Philippines - Day 12 (Traveling/Korea)
This is entry #14.
Link to entry #13.
Jolayne is also chronicling our trip here.
Day 12-13. Wednesday, April 10th.
Day 12 picked up exactly where day 11 left off; it's all part of the same thing. Our flight from Manila wound up leaving almost an hour late, but it was no big deal. We boarded a new A330 about 1230am and pretty much all immediately fell asleep. The plane was very quiet, and none of us touched the food we were served; Kristen probably slept the best and Amy the worst since she was sitting next to another guy that kept bumping her. It's funny about personal space on airplanes. Things you'd never do in public normally are all-of-a-sudden common and acceptable when confined on a plane: touching, rubbing, all sorts of awkward. The flight was about 3 hours was all, and before we knew it we were landing back in Incheon/Seoul. We took off at 82 degrees (+humidity) and landed to 32 degrees. We'd taken time in Manila to pool all the things we'd need into a single bag, including pants, sweaters, etc. ...or so we thought. Turns out we didn't bring any thing for Kristen. Poor thing was freezing from the time we got off the plane. She wound up using my sweatshirt and Jolayne's pants all cinched up the rest of our time in Korea. My cute little white-trash kid.
By the time we deplaned at about 5am and figured out the right way to register for a transit tour and also make it back up to the Asiana Lounge, the sun was coming up. My poor kids were just exhausted. They collapsed on the middle of the floor on the concourse and immediately fell asleep while I sorted out what to do next.
We wound up having breakfast (light) in the lounge, charging ipods, and waiting for a few hours for our transit tour time. The kids tried to sleep, but I don't think anyone besides Amy got any shut-eye. Jo and I showered; it was a nice facility. Having access to the lounges has certainly made the trip easier. We've really enjoyed my gold status this year, and it makes me really consider whether to move my miles away from Southwest since traveling internationally seems to be something we're more interested in now. We've visited many of the places in the western US already, and even though I can more readily get credit on Southwest, the cost of flying overseas might mean a change is afoot. With my dad retiring next year anyway, and since Southwest has lost some of its original Spirit, moving to United might not be as terrible as I've long thought (the mainline United folks are not very pleasant by and large.)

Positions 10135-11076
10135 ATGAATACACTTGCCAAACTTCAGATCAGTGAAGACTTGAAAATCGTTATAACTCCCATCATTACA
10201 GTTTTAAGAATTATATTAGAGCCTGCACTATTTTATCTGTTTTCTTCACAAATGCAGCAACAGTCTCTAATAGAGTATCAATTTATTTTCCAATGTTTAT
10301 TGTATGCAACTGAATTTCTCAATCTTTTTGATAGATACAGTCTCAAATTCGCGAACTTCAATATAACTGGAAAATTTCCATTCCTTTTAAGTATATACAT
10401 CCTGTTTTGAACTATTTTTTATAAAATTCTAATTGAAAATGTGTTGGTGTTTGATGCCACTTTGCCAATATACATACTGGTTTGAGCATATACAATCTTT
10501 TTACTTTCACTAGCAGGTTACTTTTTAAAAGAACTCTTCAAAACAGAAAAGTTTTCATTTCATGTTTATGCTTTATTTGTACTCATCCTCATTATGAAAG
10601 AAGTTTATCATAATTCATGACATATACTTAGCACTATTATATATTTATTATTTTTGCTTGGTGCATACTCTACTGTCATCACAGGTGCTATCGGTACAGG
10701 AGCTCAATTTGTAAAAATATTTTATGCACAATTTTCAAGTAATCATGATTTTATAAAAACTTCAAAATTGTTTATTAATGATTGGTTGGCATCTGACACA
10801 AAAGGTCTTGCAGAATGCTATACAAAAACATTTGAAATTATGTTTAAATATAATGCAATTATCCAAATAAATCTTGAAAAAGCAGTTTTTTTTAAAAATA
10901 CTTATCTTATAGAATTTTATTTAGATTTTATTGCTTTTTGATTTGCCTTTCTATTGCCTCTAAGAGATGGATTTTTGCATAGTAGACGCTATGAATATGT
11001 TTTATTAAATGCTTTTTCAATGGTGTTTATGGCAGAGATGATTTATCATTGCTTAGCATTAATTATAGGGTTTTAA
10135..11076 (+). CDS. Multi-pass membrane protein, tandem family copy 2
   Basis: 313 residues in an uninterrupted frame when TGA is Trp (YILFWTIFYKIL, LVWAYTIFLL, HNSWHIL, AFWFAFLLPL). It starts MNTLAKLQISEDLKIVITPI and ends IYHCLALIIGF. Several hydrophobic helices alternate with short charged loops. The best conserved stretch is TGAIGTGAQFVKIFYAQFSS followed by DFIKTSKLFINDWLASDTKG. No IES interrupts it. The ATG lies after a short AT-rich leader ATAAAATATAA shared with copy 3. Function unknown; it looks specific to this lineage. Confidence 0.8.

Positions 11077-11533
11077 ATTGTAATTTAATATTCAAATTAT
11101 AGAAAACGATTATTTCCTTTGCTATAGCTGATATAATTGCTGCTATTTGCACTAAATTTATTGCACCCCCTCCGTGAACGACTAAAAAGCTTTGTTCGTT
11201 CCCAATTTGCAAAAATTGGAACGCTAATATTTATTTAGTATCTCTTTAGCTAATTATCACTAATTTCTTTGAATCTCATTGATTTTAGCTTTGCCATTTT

After leaving the lounge we went through immigration and got our 3rd stamp in our passports for the trip. We were officially in Korea! The kids were much more excited about the passport stamps than they were about the place itself. Funny. We waited another 30 min or so after finding the gathering point for our tour, which was to take 5 hours. By this time we seemed to have regained some of our steam.
There were about 20 people on the tour. The airline provided either a transit hotel or a day tour to the city as part of the 12-hour layover. Nice stuff. But since 3 of our tickets were rewards, they didn't qualify. So I paid for 3 additional transit tours back in LA at $60/each. $180 was pretty spendy even for all 5 of us, but it was a good way to see a country I otherwise knew nothing about. We all boarded a bus and were on our way about 930a.
We had three destinations. It's about an hour's drive from Incheon into Seoul, and we tried to enjoy the landscape, but we soon were all dozing; it was just too hard to stay awake after only a couple hour's sleep.
Korea isn't a huge place, and the weather seemed to mirror what we had at home in Colorado; it was a stark contrast to what we'd experienced with the extreme heat in the Philippines. It was definitely still late winter in this part of the world. South Korea is home to about 50 million people and is approximately the size of Kentucky. The country shares the well publicized DMZ with North Korea, and tensions were running extremely high during our visit, with threats of attack from the North flooding CNN just prior to our getting on the plane in Manila. Of course, nothing happened, and I didn't even notice any sort of elevated threat or nerves once we arrived in South Korea. From what I can tell, they've spent pretty much the entire last 60 years with the threat of attack and annihilation on a daily basis, so when some crazy dude goes on TV and says he's going to attack you, it's not really any big deal.